My patient had been silent for about ten minutes—that's when I began to worryby Anna Blundy / March 19, 2018 / Leave a comment
Published in April 2018 issue of Prospect Magazine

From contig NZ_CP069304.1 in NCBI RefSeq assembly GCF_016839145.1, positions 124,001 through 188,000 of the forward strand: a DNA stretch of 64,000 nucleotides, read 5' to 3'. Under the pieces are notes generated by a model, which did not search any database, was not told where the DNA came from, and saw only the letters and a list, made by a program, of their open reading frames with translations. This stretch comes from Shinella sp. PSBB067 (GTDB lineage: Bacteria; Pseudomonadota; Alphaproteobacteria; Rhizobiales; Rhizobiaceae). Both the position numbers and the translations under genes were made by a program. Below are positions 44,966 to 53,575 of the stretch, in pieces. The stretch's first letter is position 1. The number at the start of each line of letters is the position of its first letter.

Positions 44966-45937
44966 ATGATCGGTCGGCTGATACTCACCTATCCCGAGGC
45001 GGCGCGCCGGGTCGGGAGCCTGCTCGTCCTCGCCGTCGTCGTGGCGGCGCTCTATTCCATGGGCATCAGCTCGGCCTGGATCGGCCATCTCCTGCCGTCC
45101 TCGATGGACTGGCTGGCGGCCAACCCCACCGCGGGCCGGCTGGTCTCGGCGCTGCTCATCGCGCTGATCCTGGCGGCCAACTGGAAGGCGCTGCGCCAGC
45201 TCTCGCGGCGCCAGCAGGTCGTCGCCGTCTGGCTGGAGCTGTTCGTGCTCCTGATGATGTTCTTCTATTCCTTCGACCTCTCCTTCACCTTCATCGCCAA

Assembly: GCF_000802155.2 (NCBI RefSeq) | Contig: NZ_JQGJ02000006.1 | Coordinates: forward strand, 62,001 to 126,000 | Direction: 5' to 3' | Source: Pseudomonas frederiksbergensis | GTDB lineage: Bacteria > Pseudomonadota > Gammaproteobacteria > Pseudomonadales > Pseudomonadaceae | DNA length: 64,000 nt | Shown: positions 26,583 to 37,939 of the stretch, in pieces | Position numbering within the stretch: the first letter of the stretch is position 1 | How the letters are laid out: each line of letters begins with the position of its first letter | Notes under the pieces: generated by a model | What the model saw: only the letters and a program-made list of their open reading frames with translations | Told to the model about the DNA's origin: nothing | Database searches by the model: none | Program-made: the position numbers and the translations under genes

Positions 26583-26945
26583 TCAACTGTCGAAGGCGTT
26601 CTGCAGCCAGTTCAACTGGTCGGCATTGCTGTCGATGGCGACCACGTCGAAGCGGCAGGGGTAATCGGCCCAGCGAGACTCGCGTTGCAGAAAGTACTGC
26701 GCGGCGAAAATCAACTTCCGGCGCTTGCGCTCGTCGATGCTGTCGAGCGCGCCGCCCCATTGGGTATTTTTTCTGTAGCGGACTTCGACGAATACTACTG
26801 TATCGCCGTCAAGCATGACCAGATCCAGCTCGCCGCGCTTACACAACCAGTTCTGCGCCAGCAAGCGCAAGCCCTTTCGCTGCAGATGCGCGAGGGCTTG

“I’m wondering if you want me to worry about you today?” I suggested Simon seemed unusually relaxed. This is a Skype patient who is usually hyper to the point of mania, always asking me when he’s going to be “fixed” and trying to force life tips out of me. He feels persecuted by the imagined and real criticisms of strangers, friends and family, and always assumes himself to be in the wrong and deserving of whatever punishment might be on offer. He talks breathlessly, pleading with big eyes. But not today. “I feel very calm,” he said. During the unprecedented two or three-minute silence that followed I began to wonder what earth-shattering revelation must be about to ensue. “I…” he began. Another very long pause. “It feels hard to articulate,” I offered. “No…” he said, his gaze drifting away. Another huge silence. “You feel quite detached from me today.” “Yes,” he agreed, 30 long seconds later. After 10 minutes of hearing his kitchen clock tick, I noticed that his eyes seemed to be closing and my anxiety began to mount. In normal sessions he complains about being tired, but the more tired he is the more wired he seems to become. This was different. When I spoke again he was startled out of reverie. “I’m wondering if you want me to worry about you today?” I suggested. “You can if you want,” he slurred. “I don’t care.” Now I was very worried indeed. “I don’t care about anything any more,” he said, slipping out of consciousness again. Had he overdosed on something? Was he drunk? Was he terribly ill? Or was I missing the countertransference? I tried to relax and think. But all I could think about was how I might get help to him. I know which company he works for so could I ask it to send an ambulance to his home? I know where his girlfriend works, I think, but I don’t know her surname. I remembered a psychoanalytic lecture I’d once heard where an analyst recounted the story of a patient having an asthma attack and how she’d wanted to call an ambulance but, in fact, staying calm and containing the patient’s panic ended the attack. I rolled my eyes inwardly. Yeah, well, my psychic powers were failing me. Or, rather, him. For the first time, I stepped out of therapeutic stance. We could interpret later. And, having taken this decision, I remembered. He’s diabetic. “Simon,” I said. “I am worried about you and I think you need to get some help. Could this be your diabetes? Is there someone else in the house who can help you?” He looked up at me, surprised. Another eternal pause. “I’m going to go now,” he said, getting up. “I’m staying here,” I said, not knowing what I might do. He was back in less than a minute. “Thank you,” he said. “I was low. I have eaten a bar of chocolate but it won’t kick in for 10 minutes or so.” “You already seem more lucid,” I said. “It’s the adrenaline. Fear,” he explained. We sat quietly until the end of the session. There will be a lot to process when we next meet—the suicidal aspect of letting it happen, his desire for me to see him like this, the unexpected direct access to his nihilistic unconscious, his enjoyment of the comatose state, and so on. But for me it was a terrifying crash course in when to stop interpreting and step in. And I’m sure I bungled it.